Mitigating risk: The role of CFP professionals and QAFP professionals

While AI and fintech offer advantages, they come with inherent risks that can impact financial resilience.

One major risk is bias from digital algorithms that may feed into the AI tools that people use. Examples of algorithmic input can include a person’s search history or paid campaigns from financial companies, potentially leading to superficial or discriminatory outcomes. Other biases may come from a lack of diversity in the data that trains AI tools on how to generate recommendations. CFP professionals and QAFP professionals work with you to build and implement a personalized plan based on your unique, individual needs instead of generalized recommendations from data that applies to other people’s situations.

A lack of transparency around data collection and how the data is used in AI-driven fintech poses another risk. Human oversight is essential to prevent clients from being misled by companies leveraging AI to drive profits, sometimes at the expense of financial well-being. As part of the FP Canada Standards Council™ Standards of Professional Responsibility, CFP professionals and QAFP professionals must take steps to understand the methodologies underlying the technology, including the assumptions that go into the financial planning technology they use to make their recommendations. In addition, CFP professionals and QAFP professionals must validate the inputs and outputs generated for the client. A financial planning professional can critically evaluate inputs and considerations to ensure their client’s financial plan aligns with the person’s unique financial goals. A collaboration with more transparency helps build mutual trust and alignment with what financial resilience looks like for each client.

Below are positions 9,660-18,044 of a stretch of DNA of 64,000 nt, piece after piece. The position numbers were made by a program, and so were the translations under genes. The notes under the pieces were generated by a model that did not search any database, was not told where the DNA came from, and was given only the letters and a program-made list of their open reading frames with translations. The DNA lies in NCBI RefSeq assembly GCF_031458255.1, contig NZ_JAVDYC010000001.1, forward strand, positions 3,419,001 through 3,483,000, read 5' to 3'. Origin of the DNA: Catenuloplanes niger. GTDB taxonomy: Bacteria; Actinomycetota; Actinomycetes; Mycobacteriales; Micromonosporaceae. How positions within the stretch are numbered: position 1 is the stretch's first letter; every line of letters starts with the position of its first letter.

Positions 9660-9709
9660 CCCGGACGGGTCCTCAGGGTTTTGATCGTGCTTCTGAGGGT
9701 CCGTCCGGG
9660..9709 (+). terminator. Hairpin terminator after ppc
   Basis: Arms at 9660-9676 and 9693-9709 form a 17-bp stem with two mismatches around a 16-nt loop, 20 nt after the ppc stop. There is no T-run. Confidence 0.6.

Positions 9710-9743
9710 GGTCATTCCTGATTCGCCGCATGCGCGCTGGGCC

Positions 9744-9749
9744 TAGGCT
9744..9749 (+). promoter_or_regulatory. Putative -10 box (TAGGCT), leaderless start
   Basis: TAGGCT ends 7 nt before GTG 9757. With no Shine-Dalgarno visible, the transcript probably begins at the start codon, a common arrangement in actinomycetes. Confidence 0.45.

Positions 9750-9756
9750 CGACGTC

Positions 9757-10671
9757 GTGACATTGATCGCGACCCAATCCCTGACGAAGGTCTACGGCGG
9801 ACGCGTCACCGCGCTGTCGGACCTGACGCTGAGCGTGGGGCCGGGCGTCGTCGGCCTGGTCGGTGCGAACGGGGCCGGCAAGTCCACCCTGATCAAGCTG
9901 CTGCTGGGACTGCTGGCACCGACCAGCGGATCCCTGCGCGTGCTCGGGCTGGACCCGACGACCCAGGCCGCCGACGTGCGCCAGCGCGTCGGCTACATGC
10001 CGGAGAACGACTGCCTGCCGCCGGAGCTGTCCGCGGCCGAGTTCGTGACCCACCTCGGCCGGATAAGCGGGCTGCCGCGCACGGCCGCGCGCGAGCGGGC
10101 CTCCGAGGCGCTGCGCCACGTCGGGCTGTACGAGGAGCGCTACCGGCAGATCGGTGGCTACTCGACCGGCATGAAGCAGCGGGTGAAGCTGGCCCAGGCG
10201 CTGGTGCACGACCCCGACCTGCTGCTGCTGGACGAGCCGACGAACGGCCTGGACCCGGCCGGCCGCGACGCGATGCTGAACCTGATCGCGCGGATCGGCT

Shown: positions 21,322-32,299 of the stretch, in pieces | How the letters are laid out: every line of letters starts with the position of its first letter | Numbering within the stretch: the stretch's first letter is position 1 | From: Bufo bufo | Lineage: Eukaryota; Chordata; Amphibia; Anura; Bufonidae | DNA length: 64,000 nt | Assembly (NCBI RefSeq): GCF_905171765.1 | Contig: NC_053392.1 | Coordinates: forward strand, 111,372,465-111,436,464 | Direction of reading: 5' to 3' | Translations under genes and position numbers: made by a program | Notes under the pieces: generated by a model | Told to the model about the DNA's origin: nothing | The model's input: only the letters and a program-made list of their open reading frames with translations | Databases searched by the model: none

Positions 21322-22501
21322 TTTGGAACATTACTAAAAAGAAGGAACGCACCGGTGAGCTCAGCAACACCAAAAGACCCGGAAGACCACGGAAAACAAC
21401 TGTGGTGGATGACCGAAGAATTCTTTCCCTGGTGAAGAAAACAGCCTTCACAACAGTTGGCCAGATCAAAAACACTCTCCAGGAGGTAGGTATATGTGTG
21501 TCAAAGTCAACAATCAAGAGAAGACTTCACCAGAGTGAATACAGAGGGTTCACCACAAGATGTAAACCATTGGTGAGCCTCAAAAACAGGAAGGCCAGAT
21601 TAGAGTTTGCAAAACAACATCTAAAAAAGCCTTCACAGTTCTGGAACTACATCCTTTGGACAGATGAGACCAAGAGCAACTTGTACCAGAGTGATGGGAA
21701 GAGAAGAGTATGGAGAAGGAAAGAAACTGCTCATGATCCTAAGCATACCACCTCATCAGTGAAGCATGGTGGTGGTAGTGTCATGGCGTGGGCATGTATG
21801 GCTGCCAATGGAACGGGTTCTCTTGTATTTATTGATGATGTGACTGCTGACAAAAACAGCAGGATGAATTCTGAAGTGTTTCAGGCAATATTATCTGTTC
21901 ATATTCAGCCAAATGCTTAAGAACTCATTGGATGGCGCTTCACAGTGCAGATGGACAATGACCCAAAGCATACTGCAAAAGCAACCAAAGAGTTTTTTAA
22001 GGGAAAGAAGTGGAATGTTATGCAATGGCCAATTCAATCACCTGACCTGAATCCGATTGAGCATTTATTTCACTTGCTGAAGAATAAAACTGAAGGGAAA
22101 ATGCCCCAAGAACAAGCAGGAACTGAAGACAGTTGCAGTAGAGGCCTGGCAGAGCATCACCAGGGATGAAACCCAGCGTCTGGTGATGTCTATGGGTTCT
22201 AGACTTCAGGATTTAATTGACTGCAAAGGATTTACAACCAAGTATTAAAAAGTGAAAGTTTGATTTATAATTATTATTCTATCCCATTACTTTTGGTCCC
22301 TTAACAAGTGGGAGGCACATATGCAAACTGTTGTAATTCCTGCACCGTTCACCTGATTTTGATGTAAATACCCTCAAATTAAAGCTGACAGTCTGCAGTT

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Inadequate financial literacy is another risk associated with the automation of financial processes. An overreliance on AI technology will bypass the benefits of taking an active role in implementing financial plans and building resilience in your financial outlook. CFP professionals and QAFP professionals function as educators, equipping clients with the knowledge to implement their personalized financial plans. The financial planning community aims to empower Canadians to make informed decisions based on a comprehensive understanding of their personal financial circumstances.

Canadians should recognize technology as an enabler rather than a standalone solution when navigating the AI and fintech landscape in financial planning. While these tools provide efficiency and accessibility, individuals should be cautious of AI-created recommendations and balance them with the human intervention of a professional financial planner. CFP professionals and QAFP professionals are indispensable in explaining, interpreting, implementing, and augmenting personalized financial plans, ensuring a dynamic and resilient approach to financial well-being. As Canadians strive for financial resilience, a thoughtful combination of technology and human expertise remains vital.

Advertising feature produced by Randall Anthony Communications with FP Canada. The Globe’s editorial department was not involved.